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* Israel commandos, in night-time raid, clash with militants
* Gaza death toll reaches 160, includes many civilians
* Western leaders say ceasefire urgent, Germany plans
By Nidal al-Mughrabi and Jeffrey Heller
GAZA/JERUSALEM, July 13 Thousands fled their
homes in a Gaza town on Sunday after Israel warned them to leave
ahead of threatened attacks on rocket-launching sites, on the
sixth day of an offensive that Palestinian officials said has
killed at least 160 people.
Militants in the Hamas-ruled Gaza Strip kept up rockets
salvoes deep into the Jewish state and the worst bout of
Israel-Palestinian bloodshed in two years showed no signs of
abating, and Western foreign ministers meeting on Sunday said a
ceasefire was an urgent priority.
Israeli forces dropped leaflets into the town of Beit Lahiya
near Gaza's northern border with Israel. They read: "Those who
fail to comply with the instructions to leave immediately will
endanger their lives and the lives of their families. Beware."
The Israeli military told the residents of three of Beit
Lahiya's 10 neighbourhoods to get out of the town of 70,000 by
midday on Sunday. U.N. officials said some 4,000 people had fled
south to eight schools run by the world body in Gaza City.
A senior Israeli military officer, in a telephone briefing
with foreign reporters, said Israel would "strike with might" in
the Beit Lahiya area from the late evening hours on Sunday.
He did not say if this would include an expansion of an air
and naval offensive into a ground operation in the north of the
narrow, densely populated Mediterranean enclave.
"The enemy has built rocket infrastructure in-between the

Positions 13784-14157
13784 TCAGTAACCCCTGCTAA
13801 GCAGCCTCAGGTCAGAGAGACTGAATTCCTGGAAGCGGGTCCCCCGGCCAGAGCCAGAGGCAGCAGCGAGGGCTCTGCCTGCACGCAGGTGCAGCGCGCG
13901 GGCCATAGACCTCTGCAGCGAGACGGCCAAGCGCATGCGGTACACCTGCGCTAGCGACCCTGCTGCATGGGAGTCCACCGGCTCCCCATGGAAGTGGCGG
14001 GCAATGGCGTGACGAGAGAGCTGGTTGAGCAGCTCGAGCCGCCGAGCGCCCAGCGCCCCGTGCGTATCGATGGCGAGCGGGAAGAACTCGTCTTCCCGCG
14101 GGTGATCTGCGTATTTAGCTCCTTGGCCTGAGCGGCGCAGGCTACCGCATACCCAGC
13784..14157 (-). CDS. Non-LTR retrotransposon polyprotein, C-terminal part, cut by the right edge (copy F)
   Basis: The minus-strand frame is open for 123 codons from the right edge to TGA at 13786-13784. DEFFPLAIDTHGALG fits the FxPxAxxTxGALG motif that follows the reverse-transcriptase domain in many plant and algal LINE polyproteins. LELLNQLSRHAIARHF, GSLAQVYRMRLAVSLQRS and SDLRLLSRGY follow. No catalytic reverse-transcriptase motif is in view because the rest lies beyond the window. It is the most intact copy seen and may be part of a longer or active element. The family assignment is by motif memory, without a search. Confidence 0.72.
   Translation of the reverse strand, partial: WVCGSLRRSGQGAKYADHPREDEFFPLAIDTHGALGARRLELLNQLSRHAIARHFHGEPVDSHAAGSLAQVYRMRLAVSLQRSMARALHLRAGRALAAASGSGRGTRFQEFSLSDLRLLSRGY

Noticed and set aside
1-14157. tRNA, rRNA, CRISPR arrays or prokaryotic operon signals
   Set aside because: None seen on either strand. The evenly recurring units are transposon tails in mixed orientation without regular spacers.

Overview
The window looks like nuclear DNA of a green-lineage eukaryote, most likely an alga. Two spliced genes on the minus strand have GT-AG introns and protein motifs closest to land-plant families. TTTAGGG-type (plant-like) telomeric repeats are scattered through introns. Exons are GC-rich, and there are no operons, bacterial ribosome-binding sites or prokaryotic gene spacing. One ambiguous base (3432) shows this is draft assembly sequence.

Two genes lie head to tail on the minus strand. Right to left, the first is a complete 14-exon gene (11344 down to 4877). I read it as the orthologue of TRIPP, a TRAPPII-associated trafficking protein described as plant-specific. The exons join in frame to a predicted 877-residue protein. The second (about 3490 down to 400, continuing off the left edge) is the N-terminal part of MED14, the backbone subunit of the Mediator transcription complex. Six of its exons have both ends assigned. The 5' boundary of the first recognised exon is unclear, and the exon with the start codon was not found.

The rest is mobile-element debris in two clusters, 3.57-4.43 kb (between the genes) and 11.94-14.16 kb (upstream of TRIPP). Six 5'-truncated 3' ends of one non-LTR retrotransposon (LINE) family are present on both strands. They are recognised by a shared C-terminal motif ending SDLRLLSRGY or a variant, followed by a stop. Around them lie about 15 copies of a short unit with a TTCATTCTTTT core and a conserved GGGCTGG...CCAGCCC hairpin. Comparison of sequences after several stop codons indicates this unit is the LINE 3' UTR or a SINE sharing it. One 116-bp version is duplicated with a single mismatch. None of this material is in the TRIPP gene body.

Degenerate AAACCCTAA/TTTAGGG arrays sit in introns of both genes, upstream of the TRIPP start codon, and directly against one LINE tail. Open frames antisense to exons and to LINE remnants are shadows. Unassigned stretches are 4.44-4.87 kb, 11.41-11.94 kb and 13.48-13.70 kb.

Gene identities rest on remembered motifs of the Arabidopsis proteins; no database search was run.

houses (in Beit Lahiya)," the officer said. "He wants to trap me
into an attack and into hurting civilians."
At schools run by the United Nations Relief and Works Agency
in Gaza City, Beit Lahiya residents arrived in donkey carts
filled with children, luggage and mattresses, while others came
by car or taxi. One man, still in his pajamas, said some
inhabitants had received phone calls warning them to clear out.
"What could we do? We had to run in order to save the lives
of our children," said Salem Abu Halima, 25, a father of two.
The Gaza Interior Ministry, in a statement on Hamas radio,
dismissed the Israeli warnings as "psychological warfare" and
instructed those who left their homes to return and others to
Dozens of houses in parts of Beit Lahiya were levelled by
Israeli bulldozers during a month-long Gaza war in late 2008 and
early 2009. Israel says such structures provide cover for
militants and rocket launchers.
The leaflets marked the first time Israel had warned
Palestinians to vacate dwellings in such a wide area. Previous
warnings, by telephone or so-called "knock-on-the-door" missiles
without explosive warheads, had been directed at individual
homes slated for attack.
135 PALESTINIAN CIVILIAN DEATHS
A Palestinian woman and a girl aged 3 were killed in Israeli
air strikes early on Sunday, the Gaza Health Ministry said.
Hours before, 17 people were killed when the house of Gaza's
police chief was bombed from the air - the single deadliest
attack of Israel's offensive. Palestinian officials originally
said 18 were dead, but doctors later revised the figure.
The Health Ministry said at least 160 Palestinians,
including about 135 civilians - among them some 30 children,
have been killed six days of warfare, and more than 1,000 have
Hostilities along the Israel-Gaza frontier first intensified
last month after Israeli forces arrested hundreds of Hamas
activists in the Israeli-occupied West Bank following the
abduction there of three Jewish teenagers who were later found
killed. A Palestinian youth was then killed in Jerusalem in a
suspected revenge attack by Israelis.
Despite intensified Israeli military action - which included
a commando raid overnight in what was Israel's first reported
ground action in Gaza during the current fighting - militants